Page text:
Larry Bossidy is chairman and former CEO of Honeywell International, a Fortune 100 diversified technology and manufacturing leader. Earlier in his career he was chairman and CEO of AlliedSignal, chief operating officer of General Electric Credit (now GE Capital Corporation), executive vice president and president of GE’s Services and Materials Sector, and vice chairman of GE. <br><br>Ram Charan is a highly sought advisor to CEOs and senior executives in companies ranging from start-ups to the Fortune 500, including GE, DuPont, EDS, and Colgate-Palmolive. He is the author of <b>What the CEO Wants You to Know</b> and <b>Boards That Work</b> and the coauthor of <b>Every Business Is a Growth Business</b>. Dr. Charan has taught at both the Harvard Business School and the Kellogg School of Northwestern U
Reviews - What do our customers think?
|Extremely useful tips for a Manager or Executive Mar 27, 2007|
|This provides a excellent tips on getting the things from your team. It discusses about communicating what you want your team to do, measure their results along the way, mentor if required or let them go if they are not delivering the results.|
I will suggest this book to anyone who is responsible for getting the work done.
|Poorly Written, Flawed Book Mar 27, 2007|
|Only good thing I will say about this book is that at a 50,000 ft level, the concept is good - organizations have to create a culture that ensures accountability and hold people to this. |
While this is good, everything else about the book is terrible. The authors write this book in too much of a storybook fashion and keep repeating the same concept over and over which gets annoying. On top of that, the so-called vanguard CEOs and companies that they keep referencing over and over again are those who have been shown to be underperformers in the long-run (look at the recent track record of these companies) - Bob Nardelli from Home Depot, Dell Computer, Wal Mart, EDS, in fact look at Bossidy's own performance at Honeywell. Clearly, both these guys' so-called brilliant advice is flawed, old-school, and full of holes if their role-models cannot sustain performance in the long-haul. They are both too Jack Welch-ish - and those who have been in industry long enough know that much of Jack Welch's methods are very short-sighted (look at Six Sigma, and how the majority of companies that have implemented this keep trailing the S&P 500 or better yet, read Fortune Magazine's article from last year which debunks nearly all of Jack's management techniques).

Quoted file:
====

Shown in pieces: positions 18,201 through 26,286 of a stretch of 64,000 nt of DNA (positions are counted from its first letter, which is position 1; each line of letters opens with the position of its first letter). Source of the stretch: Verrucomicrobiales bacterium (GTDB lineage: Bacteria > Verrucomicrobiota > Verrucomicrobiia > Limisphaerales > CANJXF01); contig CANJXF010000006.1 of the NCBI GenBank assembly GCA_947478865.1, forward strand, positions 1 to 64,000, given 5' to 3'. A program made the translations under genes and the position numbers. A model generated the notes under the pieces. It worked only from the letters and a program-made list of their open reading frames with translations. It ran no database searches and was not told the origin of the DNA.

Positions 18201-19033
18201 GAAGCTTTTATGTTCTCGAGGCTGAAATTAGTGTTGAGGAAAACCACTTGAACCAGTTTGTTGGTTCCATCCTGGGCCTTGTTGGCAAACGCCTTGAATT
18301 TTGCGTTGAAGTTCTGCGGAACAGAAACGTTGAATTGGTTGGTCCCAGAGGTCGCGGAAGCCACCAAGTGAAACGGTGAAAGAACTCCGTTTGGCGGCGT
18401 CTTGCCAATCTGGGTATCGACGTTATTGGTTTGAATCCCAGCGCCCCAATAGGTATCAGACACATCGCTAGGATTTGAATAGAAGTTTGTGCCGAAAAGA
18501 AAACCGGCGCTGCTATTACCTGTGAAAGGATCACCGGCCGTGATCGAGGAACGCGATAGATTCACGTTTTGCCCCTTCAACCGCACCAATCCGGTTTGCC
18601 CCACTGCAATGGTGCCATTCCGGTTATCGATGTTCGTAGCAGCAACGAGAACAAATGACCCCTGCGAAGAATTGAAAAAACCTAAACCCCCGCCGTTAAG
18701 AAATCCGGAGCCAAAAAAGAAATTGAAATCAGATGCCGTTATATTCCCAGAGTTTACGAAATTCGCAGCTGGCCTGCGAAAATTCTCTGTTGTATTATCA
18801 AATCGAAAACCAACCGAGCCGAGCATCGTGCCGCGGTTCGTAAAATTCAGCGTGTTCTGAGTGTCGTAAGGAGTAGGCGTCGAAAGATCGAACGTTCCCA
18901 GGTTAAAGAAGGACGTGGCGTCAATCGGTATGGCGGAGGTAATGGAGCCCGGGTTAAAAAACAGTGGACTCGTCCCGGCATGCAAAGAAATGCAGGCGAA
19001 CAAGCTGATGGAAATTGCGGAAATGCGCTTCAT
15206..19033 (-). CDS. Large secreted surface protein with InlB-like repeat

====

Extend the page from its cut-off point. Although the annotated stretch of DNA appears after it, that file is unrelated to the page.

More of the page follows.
For those who really want a good management book, I recommend Jim Collins' Good to Great.
Don't waste your time and money reading Ram and Larry's hot air.
|Execution: The Discipline of Getting Things Done Mar 22, 2007|
|This product was a great purchase. Frankly, I think that this book was one of the best written business books in a long time and I'm thankful that this site made it readily accessible for me. Thanks!|
|An Important book that captures the basis for corporate successes - EXECUTION Mar 18, 2007|
The key point in the whole book is the first word of the title - EXECUTION. There is without question in business in this country, and to a far greater extent overseas, a failure to execute. Businesses, like people have wonderful thoughts, ideas, notions, desires, goals, objectives, and needs. Try finding the company, entity, institution that bottom line, successfully gets things done. It comes back to EXECUTION.